Longhorns History: Year Two Could Be Pivotal For Strong, Longhorns


When the Texas Longhorns report for the beginning of training camp on August 6, Charlie Strong’s second year at the helm of the Longhorns will officially begin.  Longhorn fans don’t need, and probably don’t want, to rehash last year’s maiden voyage.  Year Two will dawn much like last year’s did, with more questions than answers and a schedule that could make the Horns champs or chumps or somewhere in between.

While the uncertainty of the coming season can be both fun and worrisome, can we find some clues as to what we can expect from the 2015 edition of the Longhorns?  To find out, I decided to go look into some Longhorns History and assess how other recent Longhorn coaches fared in Year Two.

Mack Brown: First Year Record 9-3, 6-2 (Second in Big 12 South)  Won Cotton Bowl

Not every coach inherits the best player in college football in his first year at a new job.  Mack Brown did, and Ricky Williams led the Horns to a season full of memorable moments and big wins and certainly helped Mack endear himself to a fanbase hungry for wins.

The challenge Mack faced in year two was to prove that he could win without Ricky.  He started in style, bringing in a loaded recruiting class that included the top offensive player in the country: Chris Simms and the top defensive player in the country: Corey Redding.  He landed 19 of the top rated recruits in the state, including several who would play significant roles for the team.

It’s easy to forget now, but Lady Luck seemed to ride with Mack in those early days too.  He happened upon a future legend in 1998 when injuries forced Major Applewhite, an unheralded Mackovic holdover, into the starting quarterback job.  All he did was establish himself as a rising star.

The season started with a mistake-filled loss to North Carolina State, but the Horns responded by winning their next four, many by blowout.  They rose to #15 in the country before a 35-17 loss to #13 Kansas State proved that the Horns were not quite ready to primetime.

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Then the Horns got really hot.  They erased an early deficit to beat Oklahoma.  Then they upset #3 Nebraska in DRK behind a late Applewhite touchdown pass.  They narrowly escaped Iowa State in Ames, handled Oklahoma State and destroyed Texas Tech.  They entered their season-ending showdown in College Station ranked 10th and had locked up the Big 12 South and a trip to the Big 12 Championship Game.

However, Applewhite got sick, forcing Simms to start.  The Horns offense struggled but held a late lead but the Aggies seemed destined to win the Bonfire Game and they did.  After that, the Horns were easily handled by Nebraska in the Big 12 title game and sleepwalked through a disappointing loss to Arkansas in the Cotton Bowl to finish the season 9-5 and ranked #21.  Better things were around the corner, but the three game losing streak to end the season left a bitter taste in the mouths of many fans.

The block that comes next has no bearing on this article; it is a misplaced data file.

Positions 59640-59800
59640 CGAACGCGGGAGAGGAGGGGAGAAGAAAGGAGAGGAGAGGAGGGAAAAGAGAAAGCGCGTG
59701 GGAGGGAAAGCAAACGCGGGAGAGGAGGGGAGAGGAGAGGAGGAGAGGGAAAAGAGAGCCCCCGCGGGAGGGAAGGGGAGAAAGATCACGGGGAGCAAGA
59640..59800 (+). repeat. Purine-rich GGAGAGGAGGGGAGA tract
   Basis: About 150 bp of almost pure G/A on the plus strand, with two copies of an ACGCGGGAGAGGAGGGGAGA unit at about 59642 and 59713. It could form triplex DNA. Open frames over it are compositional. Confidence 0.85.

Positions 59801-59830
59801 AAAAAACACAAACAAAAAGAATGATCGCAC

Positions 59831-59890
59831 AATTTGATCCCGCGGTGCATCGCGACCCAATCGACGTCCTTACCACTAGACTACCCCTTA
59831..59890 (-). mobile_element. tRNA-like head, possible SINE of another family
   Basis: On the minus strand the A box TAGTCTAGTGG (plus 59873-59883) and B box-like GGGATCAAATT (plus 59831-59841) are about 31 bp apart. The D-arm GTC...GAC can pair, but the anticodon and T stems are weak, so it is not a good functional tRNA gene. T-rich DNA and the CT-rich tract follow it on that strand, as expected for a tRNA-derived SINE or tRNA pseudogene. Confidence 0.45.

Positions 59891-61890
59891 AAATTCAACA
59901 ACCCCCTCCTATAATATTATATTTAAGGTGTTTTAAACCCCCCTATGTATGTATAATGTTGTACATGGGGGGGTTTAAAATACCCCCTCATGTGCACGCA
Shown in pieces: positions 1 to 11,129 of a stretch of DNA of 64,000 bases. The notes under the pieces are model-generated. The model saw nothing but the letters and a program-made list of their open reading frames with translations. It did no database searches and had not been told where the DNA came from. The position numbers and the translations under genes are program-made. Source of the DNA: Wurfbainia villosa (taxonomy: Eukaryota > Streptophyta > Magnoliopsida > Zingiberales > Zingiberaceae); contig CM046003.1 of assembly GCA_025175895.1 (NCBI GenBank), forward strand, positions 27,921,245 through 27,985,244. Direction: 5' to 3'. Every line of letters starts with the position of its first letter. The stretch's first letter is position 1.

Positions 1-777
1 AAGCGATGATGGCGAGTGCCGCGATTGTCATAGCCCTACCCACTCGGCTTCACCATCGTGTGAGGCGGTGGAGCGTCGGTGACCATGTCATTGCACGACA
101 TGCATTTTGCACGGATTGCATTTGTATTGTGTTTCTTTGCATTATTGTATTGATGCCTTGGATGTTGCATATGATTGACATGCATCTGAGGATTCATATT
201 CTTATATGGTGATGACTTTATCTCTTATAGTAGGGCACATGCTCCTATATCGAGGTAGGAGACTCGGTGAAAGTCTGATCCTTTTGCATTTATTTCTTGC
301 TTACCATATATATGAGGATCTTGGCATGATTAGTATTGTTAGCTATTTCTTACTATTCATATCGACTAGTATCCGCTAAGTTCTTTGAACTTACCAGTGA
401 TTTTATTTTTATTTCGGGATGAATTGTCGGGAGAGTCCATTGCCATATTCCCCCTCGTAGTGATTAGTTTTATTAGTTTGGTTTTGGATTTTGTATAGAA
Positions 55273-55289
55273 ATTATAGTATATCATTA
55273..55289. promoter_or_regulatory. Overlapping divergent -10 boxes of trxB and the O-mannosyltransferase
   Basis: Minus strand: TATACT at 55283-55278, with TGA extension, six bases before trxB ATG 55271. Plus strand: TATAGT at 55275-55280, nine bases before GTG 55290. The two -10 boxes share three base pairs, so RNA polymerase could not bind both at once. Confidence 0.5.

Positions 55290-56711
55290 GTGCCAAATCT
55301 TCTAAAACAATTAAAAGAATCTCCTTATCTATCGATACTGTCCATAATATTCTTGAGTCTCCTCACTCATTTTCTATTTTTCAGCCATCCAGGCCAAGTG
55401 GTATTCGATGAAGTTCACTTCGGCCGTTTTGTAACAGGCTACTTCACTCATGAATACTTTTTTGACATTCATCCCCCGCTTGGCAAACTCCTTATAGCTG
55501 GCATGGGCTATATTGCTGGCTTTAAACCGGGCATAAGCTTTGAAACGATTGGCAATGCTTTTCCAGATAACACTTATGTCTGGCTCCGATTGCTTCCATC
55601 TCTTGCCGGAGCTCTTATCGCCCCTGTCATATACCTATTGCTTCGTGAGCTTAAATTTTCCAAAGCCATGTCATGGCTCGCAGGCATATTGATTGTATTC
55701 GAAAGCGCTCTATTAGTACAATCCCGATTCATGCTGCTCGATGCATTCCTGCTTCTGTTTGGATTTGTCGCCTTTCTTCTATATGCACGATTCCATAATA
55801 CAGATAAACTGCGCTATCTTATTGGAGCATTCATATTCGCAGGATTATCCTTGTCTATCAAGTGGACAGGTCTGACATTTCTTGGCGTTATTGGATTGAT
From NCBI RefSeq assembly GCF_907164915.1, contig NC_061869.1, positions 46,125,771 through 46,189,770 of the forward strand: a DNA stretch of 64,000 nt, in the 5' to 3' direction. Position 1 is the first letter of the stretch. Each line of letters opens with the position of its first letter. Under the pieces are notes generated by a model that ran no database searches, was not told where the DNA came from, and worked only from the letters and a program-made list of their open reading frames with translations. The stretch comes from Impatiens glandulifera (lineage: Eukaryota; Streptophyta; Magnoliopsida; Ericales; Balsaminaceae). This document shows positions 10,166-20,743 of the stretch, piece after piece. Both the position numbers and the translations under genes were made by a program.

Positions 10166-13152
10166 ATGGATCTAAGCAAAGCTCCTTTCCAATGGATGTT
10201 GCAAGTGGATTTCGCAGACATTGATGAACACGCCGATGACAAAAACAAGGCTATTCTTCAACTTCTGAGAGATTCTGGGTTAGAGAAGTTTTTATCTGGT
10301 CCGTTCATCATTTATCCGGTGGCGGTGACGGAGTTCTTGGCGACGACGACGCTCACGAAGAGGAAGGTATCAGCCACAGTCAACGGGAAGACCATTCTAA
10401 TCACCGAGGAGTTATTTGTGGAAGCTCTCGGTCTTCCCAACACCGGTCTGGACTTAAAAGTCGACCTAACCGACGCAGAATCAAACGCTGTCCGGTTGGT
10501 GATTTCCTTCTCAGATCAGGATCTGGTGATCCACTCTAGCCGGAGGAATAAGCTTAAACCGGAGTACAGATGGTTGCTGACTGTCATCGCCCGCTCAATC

Mack Brown upset Nebraska and won the Big 12 South in his second year as coach. Mandatory Credit: Soobum Im-USA TODAY Sports

John Mackovic: First Year Record: 6-5, 4-3 (T-2nd SWC)  No Bowl Game

Mackovic’s first Longhorns team barely missed a bowl berth, overcoming a 0-2 start to win six of their next seven games.  However, a season ending two game losing streak, including a one point loss to Baylor, kept them at home.

In Year Two, Mackovic had to replace four year starter Peter Gardere at quarterback.  Mackovic had scored a major recruiting win in nabbing San Angelo’s Shea Morenz and he carried with him the hopes of making Longhorn football relevant again.

The non-conference schedule was daunting, with the Horns’ first three opponents all ranked, not exactly the best situation to introduce a new quarterback in.  The results where predictable.  Texas was pounded by Colorado and Louisville and battled Syracuse to a tie to start 0-2-1.  After that, the team won their first game by pounding Rice but followed that up with a bad loss to Oklahoma in the Cotton Bowl.  They beat SMU but spotted Texas Tech a 17-0 lead they couldn’t overcome in a 31-22 loss to Tech in Austin.

Then Texas got hot and blew away Houston, TCU and Baylor to push their record to 5-4-1 and put them on the brink of bowl eligibility.  All that stood between them was a Texas A&M team that Texas had only beaten once since 1983.  The Aggies were ranked #8 and on their way to a third straight SWC title.  However, the Horns responded with a gutty performance against a superior Aggie team.  Their upset bid fell short, 18-9, causing the Horns to sit out the postseason for the third straight year with a 5-5-1 record, though their 5-2 conference record is good for a second place tie.

Mackovic’s squads were notorious for being mistake prone and streaky and they were plenty of both in 1993.  However, Mackovic, like Strong, was in a rebuilding mode in 93.  His team was young and trying to learn how to win.  In 94 they would turn the corner and start a three year run that would be an important and often overlooked part of Texas’ return to glory.